Letter From the Editor
Love makes you lazy. This is what I thought, trying to consider how I was going to write my first—and last—letter from the editor. Everyone involved in this issue, and in the fifteen issues preceding it, will tell you that Kitchen Sink has been a labor of love. I’ve never liked the inherent premise of sacrifice in that phrase; love, after all, should theoretically be free of effort, but obviously that’s bullshit, both on a personal level and on a professional one. While the people who have worked on KS have a fair amount of love for one another, we also fight, people quit, there is resentment, 15 emails arrive in the space of an hour, all requiring me to do things I’d rather not do. Sometimes I get confused as to how I wound up here. Ten years ago, I met Jeff Johnson and Jen Loy, we worked on a now-defunct magazine together, we stayed friends, and at some point we decided to start another magazine. That’s the simple story. But there are many more stories involved.
One of the puzzling labels we earned within the first couple issues of Kitchen Sink’s was that we were “hipsters.” This bothered me for several reasons, and still does. First, as one of the oldest people involved in this thing from the start, I am totally out of the hipster age demographic. Second, I can’t stand indie rock. Yeah, I said it. Sitting around at copy edits and being subjected to the horror of the Magnetic Fields has scarred me. Being at crowded warehouse parties with 24-year-olds drunk on Pabst hurts my feelings. Knowing those same people were supposedly my magazine’s readership often drove me to despair.
So why did I do it? Why did I stick around for five years, working on this magazine, debating what we would call it (oh god, the hours we spent on that), resenting the time it sucked from my life, cursing my ignorance of serial commas, wondering if Harper’s would ever reprint anything we wrote? I did it because I’m a fool for love. I don’t express emotions easily, which would surprise the hell out of anyone who reads my poetry. But nobody was more surprised or embarrassed than I when, during one of the staff meetings where the magazine’s demise began to become apparent, I burst into tears. In the months since we first got the inklings that our distributor was going to fuck us and that we would not recover, I felt like I was cleaning up after a funeral that had already taken place.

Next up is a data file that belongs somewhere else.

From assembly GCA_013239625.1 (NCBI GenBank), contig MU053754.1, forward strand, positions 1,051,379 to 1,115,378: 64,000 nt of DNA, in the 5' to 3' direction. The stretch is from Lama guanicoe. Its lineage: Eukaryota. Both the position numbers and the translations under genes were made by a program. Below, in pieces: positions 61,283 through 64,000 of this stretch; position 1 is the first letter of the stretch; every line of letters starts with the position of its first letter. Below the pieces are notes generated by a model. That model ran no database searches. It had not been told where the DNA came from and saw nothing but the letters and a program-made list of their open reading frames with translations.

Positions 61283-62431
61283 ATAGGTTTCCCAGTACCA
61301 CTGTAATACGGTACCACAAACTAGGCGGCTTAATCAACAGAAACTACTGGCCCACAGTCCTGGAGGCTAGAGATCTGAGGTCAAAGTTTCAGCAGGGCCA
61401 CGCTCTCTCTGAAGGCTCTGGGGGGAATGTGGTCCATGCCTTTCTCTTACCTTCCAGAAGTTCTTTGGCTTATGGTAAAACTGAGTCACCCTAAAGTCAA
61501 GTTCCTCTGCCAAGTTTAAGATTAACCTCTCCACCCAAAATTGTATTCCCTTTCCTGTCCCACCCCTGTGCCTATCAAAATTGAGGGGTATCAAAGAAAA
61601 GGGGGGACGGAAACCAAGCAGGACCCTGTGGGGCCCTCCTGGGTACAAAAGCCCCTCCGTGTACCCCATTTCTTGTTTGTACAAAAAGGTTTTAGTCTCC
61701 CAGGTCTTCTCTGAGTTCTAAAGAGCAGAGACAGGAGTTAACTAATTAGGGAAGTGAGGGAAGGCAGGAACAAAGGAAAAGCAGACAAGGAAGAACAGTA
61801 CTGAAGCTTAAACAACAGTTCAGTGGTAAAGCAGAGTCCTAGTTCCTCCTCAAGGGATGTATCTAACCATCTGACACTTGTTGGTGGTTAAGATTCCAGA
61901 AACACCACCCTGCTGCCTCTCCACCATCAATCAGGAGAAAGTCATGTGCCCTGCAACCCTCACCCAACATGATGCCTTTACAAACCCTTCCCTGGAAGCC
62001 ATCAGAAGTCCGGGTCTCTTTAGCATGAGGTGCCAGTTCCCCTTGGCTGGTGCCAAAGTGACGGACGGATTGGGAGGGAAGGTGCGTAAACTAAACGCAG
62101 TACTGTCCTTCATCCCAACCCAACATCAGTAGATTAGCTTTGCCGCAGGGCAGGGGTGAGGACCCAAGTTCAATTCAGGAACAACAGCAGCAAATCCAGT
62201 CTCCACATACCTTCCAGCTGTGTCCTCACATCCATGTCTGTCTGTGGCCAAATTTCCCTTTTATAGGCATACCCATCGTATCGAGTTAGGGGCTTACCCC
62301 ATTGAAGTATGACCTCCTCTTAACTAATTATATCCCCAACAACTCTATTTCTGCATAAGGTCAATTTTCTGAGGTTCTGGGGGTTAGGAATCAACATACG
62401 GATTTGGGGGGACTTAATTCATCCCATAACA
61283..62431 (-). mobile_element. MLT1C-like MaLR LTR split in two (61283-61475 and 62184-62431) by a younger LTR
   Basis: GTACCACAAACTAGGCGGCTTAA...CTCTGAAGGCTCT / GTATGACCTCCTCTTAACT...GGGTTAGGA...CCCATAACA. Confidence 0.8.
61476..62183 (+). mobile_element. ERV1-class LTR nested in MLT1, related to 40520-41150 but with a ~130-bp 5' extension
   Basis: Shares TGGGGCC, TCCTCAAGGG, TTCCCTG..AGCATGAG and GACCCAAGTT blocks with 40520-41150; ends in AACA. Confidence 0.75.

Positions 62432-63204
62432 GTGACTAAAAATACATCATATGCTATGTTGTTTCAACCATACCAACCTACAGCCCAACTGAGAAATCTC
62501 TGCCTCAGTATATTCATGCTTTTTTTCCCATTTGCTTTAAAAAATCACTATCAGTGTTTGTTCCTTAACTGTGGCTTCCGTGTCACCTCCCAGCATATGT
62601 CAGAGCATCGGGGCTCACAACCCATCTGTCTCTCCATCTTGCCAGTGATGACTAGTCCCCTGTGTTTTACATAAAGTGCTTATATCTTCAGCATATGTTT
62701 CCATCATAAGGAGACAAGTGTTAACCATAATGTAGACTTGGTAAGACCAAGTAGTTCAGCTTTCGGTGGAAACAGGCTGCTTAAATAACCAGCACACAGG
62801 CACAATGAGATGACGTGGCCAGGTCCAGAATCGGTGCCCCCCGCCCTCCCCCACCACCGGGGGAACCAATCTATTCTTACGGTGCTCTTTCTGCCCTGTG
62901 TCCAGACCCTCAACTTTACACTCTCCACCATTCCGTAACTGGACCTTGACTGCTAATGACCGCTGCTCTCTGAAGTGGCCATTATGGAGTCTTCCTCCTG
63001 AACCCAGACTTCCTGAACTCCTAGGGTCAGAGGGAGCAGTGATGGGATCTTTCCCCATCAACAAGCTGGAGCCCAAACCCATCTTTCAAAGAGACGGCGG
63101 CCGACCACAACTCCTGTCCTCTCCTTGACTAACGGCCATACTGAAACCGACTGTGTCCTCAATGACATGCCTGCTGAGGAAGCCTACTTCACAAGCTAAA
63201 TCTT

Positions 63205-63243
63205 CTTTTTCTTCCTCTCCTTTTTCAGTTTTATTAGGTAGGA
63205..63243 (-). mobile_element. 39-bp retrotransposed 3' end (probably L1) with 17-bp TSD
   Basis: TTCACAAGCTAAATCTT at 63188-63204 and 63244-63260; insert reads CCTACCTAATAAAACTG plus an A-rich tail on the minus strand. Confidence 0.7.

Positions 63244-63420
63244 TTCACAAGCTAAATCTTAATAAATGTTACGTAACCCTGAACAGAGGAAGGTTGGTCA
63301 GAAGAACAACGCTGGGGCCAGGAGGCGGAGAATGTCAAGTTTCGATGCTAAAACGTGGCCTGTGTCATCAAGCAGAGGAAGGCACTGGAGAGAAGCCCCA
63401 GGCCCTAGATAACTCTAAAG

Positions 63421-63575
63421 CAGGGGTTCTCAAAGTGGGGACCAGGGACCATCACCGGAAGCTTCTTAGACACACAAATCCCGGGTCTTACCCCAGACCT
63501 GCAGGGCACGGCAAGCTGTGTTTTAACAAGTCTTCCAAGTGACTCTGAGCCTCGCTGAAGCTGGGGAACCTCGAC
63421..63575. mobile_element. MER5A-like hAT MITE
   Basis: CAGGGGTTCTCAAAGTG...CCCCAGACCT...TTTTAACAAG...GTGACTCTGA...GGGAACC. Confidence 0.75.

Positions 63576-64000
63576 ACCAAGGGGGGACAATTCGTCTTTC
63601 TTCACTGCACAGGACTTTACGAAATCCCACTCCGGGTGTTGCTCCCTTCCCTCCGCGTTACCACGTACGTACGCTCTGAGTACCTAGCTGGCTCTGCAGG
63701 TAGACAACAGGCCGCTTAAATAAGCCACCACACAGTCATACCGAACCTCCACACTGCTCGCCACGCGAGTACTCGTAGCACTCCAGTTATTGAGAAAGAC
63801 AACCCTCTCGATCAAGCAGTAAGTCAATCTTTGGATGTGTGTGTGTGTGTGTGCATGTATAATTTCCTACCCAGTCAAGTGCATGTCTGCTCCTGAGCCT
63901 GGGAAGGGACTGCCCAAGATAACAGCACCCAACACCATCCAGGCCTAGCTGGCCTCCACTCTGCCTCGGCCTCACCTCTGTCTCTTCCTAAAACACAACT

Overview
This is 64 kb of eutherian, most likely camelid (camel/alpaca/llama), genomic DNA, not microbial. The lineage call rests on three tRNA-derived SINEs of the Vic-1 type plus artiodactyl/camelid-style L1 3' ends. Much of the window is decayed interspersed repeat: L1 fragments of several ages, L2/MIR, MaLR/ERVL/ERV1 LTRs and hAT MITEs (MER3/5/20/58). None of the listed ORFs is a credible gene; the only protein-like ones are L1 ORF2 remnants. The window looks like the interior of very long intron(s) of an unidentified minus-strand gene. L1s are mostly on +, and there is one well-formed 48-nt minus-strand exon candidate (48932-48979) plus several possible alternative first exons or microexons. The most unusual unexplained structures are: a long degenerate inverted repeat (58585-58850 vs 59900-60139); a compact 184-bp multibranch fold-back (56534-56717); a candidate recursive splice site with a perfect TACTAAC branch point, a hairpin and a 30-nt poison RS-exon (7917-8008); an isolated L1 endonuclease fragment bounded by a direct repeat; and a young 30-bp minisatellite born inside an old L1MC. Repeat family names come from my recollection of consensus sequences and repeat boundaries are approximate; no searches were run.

I still feel that way, though we sometimes talk about the future and what it means for KS. We’d like to publish books, and we talk about keeping our storytelling series going, and we talk about hanging out—most of us are staying here in the Bay Area, which is nothing but a small town with a puddle in the middle. We talk about what we’ll do with our free time. For most of us, that involves writing. For me, it involves seeing my first book—a book written while I worked on this magazine—arrive, hopefully shortly after this issue does. Mostly, we talk about business, and we think about how much we’re going to miss doing this, and sometimes we talk about that too.
As a writer and a writing teacher, words come naturally to me on the page, much less so in person or on the telephone. And one of the most valuable things about the time I spent working on KS has been the ability to write, and to sometimes write a lot (like the time I contributed five articles to an issue, one under a pseudonym), and to interact with a different readership than I do when I write poetry. Ultimately, most of what I wrote for KS was neither ground-breaking nor even that great (can writing about fat white asses like mine and about John Cougar ever be great?), but the two or three fan letters I got from Canada after every issue reassured me I must have been doing something right.
Mostly, however, KS has been my chance to have a community, and to have readers who didn’t turn out to be dirty little hipster assholes after all. I’m grateful to the friends of mine who were naïve enough to get sucked into this thing, and to the people I worked with who became my friends. Childless, hermetic writer types like me are lucky to even be able to leave the house, much less to do so and be around like-minded people. Many people came and went from the KS fold over the years, but it’s the current iteration of editors, publishers and designers with which I have most felt like this magazine really was doing what we originally set out to do—something different, something challenging and something new. Which in turn makes it even more painful to see it end.
Love of the people KS has brought into my life, and love of the thing we made together, has indeed made me lazy. And laziness, after all, is the product of privilege, and I have been privileged to be a part of KS since before KS existed. Now we all move on to other things. Although I don’t doubt we’ll see one another, and follow each other’s stories, I’ve been around long enough to know that when the band breaks up, or the couple you always admired part ways, the magic is never the same when you see them together again. So whatever form this project takes next, it will likely look and feel nothing like what you hold in your hands. And while that’s sad in the sense that we won’t be here, making this thing for you together, it’s also the beginning of another kind of love—the love of building up from what’s been torn down. And while that’s raw and new, it’s also where we started.
—Kaya Oakes, KS senior editor, poetry editor, 2002-2007